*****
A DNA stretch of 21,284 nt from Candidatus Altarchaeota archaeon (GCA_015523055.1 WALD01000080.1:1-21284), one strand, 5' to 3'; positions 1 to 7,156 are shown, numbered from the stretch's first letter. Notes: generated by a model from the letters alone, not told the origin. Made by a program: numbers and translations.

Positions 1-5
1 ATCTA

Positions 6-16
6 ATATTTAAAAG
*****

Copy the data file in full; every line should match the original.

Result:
A DNA stretch of 21,284 nt from Candidatus Altarchaeota archaeon (GCA_015523055.1 WALD01000080.1:1-21284), one strand, 5' to 3'; positions 1 to 7,156 are shown, numbered from the stretch's first letter. Notes: generated by a model from the letters alone, not told the origin. Made by a program: numbers and translations.

Positions 1-5
1 ATCTA

Positions 6-16
6 ATATTTAAAAG